Since I completed my yoga teacher training in May 2012 in Peru I have done a daily pranayama practice.
Pranayama is the ancient art of breathing techniques.

Pranayama is a Sanskrit word meaning “extension of the prāṇ or breath” or, “extension of the life force”. The word is composed of two Sanskrit words, Prana, life force, or vital energy, particularly, the breath, and “ayām”, to extend or draw out. (Not ‘restrain, or control’ as is often translated from ‘yam’ instead of ‘ayāma’). The origins of this yogic discipline lies in ancient Bharat (India) and what is known as present day Hinduism.

 

Breathing is obviously something we all do, every day of our lives, which can lead to only ever breathing unconsciously. Breathing consciously can not only cleanse, rejuvenate and harmonise our system but apparently is a tool for ascension.

Every day I start with Nadi Shodana or alternative nostril breathing.

This particular technique brings into alignment the left and right hemispheres of the brain.

Benefits of Alternate Nostril Breathing (Nadi Shodhan Pranayama):

  1. Excellent breathing technique to calm and centre the mind. Our mind has a tendency to keep regretting or glorifying the past and getting anxious about the future. Nadi Shodhan pranayama helps to bring the mind back to the present moment.
  2. Works therapeutically for most circulatory and respiratory problems.
  3. Releases accumulated stress in the mind and body effectively and relaxes it.
  4. Helps harmonise the left and right hemispheres of the brain, which correlate to the logical and emotional sides of our personality.
  5. Helps purify and balance the nadis, the subtle energy channels, thereby ensuring smooth flow of prana (life force) through the body.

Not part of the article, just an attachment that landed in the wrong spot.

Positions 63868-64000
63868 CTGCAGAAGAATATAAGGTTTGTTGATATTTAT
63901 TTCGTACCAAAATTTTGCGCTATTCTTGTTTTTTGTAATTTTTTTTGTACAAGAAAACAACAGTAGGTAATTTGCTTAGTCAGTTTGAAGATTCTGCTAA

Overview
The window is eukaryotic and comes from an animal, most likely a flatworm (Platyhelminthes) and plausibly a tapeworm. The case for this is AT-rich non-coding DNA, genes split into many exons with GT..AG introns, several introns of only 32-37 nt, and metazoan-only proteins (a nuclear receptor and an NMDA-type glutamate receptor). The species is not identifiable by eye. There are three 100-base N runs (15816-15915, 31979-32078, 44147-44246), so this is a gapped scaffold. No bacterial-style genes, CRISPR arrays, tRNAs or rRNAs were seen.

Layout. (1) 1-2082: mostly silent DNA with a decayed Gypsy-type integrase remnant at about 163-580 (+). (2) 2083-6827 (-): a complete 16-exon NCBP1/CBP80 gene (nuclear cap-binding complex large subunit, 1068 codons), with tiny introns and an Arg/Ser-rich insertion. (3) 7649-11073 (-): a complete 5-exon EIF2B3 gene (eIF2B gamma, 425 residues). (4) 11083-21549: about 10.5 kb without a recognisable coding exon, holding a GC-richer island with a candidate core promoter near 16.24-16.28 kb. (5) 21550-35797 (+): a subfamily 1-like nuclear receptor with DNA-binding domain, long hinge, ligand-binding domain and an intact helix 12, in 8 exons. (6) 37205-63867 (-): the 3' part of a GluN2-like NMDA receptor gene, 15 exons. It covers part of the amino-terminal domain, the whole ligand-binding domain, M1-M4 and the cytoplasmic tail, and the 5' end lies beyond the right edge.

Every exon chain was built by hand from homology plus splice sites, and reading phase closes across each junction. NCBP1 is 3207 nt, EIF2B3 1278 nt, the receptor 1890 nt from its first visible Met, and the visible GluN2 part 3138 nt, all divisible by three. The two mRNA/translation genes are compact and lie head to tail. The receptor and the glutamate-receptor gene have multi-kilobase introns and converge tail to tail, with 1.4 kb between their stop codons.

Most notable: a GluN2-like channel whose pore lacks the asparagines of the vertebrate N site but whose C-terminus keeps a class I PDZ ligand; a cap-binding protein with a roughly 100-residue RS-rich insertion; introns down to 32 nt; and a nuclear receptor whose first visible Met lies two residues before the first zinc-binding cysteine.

6. Maintains body temperature.

“Inhale, and God approaches you. Hold the inhalation, and God remains with you. Exhale, and you approach God. Hold the exhalation and surrender to God”
Krishnamacharya

When doing Nadhi Shodhana I do 16 breaths as its recommended to do 15 but also to always start and end on the left nostril. When I started I began to inhale for 4, hold for 4, exhale for 4 then hold for 4, before repeating the sequence. After practising for over a yer daily I have worked up to an 8 sequence (inhale for 8 etc).

After doing Nadhi Shodhana I move straight onto the next technique, Kapali Bhati or skull shining. This is heating for the body and strengthens the uddiyana bandha. The practice consists of forcefully exhaling out of the nose. The inhale will come automatically imagining the energy that’s just been released washing up and over you, shining both the 3rd eye and crown chakras. I started with 15 of these breaths, then moved onto 30 and now manage 45.

Next comes Agni Sara Dhauti or fire wash breath. First you inhale then holding the inhalation pull in the belly button towards the stomach as many times as possible before you need to inhale again. This is great for digestion and tones the abdomen area.

Finally I end with the Ashwini Mudra or horse lock. Inhale and exhale fully then with no breath contract and release the pelvic floor and anus muscles, again as many times as possible before you need to inhale again. This breath is good for bringing things down, for example feces, menstruation or in birthing.

After these 4 pranayama techniques I am ready for my meditation practice. It’s incredible the difference I feel after practicing pranayama and then meditation. The meditative state seems to come much easier with less time spent settling in and going inward. It happens almost instantly and results in a much deeper, healing meditation

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